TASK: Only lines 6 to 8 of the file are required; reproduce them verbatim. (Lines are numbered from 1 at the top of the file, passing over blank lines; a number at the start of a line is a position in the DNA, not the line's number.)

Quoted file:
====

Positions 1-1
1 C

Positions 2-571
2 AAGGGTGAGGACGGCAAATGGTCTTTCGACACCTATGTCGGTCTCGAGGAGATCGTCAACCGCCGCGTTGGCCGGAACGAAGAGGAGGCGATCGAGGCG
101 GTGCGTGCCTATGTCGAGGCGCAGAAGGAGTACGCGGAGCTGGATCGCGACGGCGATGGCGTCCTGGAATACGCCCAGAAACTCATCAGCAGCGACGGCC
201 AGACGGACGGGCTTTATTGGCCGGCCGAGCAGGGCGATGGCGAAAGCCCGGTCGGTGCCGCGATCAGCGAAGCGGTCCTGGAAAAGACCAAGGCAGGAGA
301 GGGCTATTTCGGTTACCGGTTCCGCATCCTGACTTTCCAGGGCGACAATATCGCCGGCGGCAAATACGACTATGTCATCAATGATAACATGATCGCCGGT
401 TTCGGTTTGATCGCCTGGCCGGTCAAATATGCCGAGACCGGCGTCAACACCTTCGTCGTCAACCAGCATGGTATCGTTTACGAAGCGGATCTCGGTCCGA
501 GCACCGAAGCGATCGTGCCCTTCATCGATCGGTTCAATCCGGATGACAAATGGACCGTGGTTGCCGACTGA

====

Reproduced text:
201 AGACGGACGGGCTTTATTGGCCGGCCGAGCAGGGCGATGGCGAAAGCCCGGTCGGTGCCGCGATCAGCGAAGCGGTCCTGGAAAAGACCAAGGCAGGAGA
301 GGGCTATTTCGGTTACCGGTTCCGCATCCTGACTTTCCAGGGCGACAATATCGCCGGCGGCAAATACGACTATGTCATCAATGATAACATGATCGCCGGT
401 TTCGGTTTGATCGCCTGGCCGGTCAAATATGCCGAGACCGGCGTCAACACCTTCGTCGTCAACCAGCATGGTATCGTTTACGAAGCGGATCTCGGTCCGA